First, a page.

The Feinstein team has since looked at laboratory models to try to figure out why this second lesion is protective. Since the identification of the DYT1 gene, scientists have been trying to create a genetic model of the movement disorder. But when they placed the same mutation in an experimental mouse model, there was a major problem: no symptoms. Dr. Ulug's team used a novel magnetic resonance approach to understand why the mutant animals were clinically normal. They found that the mutant mice displayed the same two pathway abnormalities that were found in the human gene carriers. However, the animals had dual lesions across the board, resembling the 70 percent of carriers who fail to display clinical manifestations of the disease. The study was published in the Proceedings of the National Academy of Sciences.

Knowing this critical piece of the puzzle may enable scientists to create true laboratory models of the disease – with symptoms that mimic what is seen in patients. These findings may help to design treatments to make the symptomatic carriers of dystonia genes more like their unaffected counterparts with the same genetic mutation.

There are half a million people in the United States with dystonia. The brains of people with inherited dystonia are normal at autopsy and the exact cause of their movement abnormality is unknown.

About The Feinstein Institute for Medical Research

Headquartered in Manhasset, NY, The Feinstein Institute for Medical Research is home to international scientific leaders in cancer, leukemia, lymphoma, Parkinson's disease, Alzheimer's disease, psychiatric disorders, substance abuse, rheumatoid arthritis, lupus, sepsis, inflammatory bowel disease, diabetes, human genetics, neuroimmunology and medicinal chemistry. Feinstein researchers are developing new drugs and drug targets, and producing results where science meets the patient, annually enrolling some 10,000 subjects into clinical research programs.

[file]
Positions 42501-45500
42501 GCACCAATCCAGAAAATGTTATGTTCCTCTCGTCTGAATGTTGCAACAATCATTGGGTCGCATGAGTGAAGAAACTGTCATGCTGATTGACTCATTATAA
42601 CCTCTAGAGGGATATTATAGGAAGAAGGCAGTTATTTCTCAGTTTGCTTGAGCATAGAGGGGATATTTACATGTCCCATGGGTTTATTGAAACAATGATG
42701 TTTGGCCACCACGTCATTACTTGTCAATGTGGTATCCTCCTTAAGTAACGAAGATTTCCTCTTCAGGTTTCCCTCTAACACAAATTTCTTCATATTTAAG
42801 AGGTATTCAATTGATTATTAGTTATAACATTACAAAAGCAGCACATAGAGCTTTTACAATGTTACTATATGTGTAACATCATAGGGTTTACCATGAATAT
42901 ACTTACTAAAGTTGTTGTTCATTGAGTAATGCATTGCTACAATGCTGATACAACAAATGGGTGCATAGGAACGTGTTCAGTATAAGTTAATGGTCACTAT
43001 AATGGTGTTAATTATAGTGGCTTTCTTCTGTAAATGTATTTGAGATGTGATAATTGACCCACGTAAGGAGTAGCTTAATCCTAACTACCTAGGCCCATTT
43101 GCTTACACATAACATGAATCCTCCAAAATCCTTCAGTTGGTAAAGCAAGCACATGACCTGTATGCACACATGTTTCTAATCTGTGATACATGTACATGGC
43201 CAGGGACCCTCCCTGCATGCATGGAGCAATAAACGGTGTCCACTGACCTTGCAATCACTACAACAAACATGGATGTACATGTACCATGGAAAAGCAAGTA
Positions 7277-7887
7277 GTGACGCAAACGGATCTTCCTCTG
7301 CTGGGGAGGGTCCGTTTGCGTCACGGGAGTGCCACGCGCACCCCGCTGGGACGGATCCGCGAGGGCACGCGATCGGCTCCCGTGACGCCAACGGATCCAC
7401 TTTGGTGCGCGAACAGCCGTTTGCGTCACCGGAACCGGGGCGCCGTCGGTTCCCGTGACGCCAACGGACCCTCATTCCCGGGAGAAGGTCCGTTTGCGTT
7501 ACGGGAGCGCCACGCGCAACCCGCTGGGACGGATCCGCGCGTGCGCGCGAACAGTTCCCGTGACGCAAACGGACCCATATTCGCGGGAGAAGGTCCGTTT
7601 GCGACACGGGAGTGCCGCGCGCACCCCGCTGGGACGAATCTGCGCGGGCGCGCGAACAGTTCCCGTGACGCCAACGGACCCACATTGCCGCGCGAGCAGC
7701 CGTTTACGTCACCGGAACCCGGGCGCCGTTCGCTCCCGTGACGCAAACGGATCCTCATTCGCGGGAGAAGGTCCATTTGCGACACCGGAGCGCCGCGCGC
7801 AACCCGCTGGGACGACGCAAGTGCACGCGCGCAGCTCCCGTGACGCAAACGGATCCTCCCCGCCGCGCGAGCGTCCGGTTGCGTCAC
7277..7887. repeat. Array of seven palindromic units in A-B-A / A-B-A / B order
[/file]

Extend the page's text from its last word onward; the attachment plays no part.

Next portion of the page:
Jamie Talan | EurekAlert!
Further information:
http://www.nshs.edu

More articles from Health and Medicine:

nachricht Biofilm discovery suggests new way to prevent dangerous infections
23.05.2017 | University of Texas at Austin

nachricht Another reason to exercise: Burning bone fat -- a key to better bone health
19.05.2017 | University of North Carolina Health Care

All articles from Health and Medicine >>>

The most recent press releases about innovation >>>

Die letzten 5 Focus-News des innovations-reports im Überblick:

Im Focus: Strathclyde-led research develops world's highest gain high-power laser amplifier

The world's highest gain high power laser amplifier - by many orders of magnitude - has been developed in research led at the University of Strathclyde.

The researchers demonstrated the feasibility of using plasma to amplify short laser pulses of picojoule-level energy up to 100 millijoules, which is a 'gain'...

Im Focus: Can the immune system be boosted against Staphylococcus aureus by delivery of messenger RNA?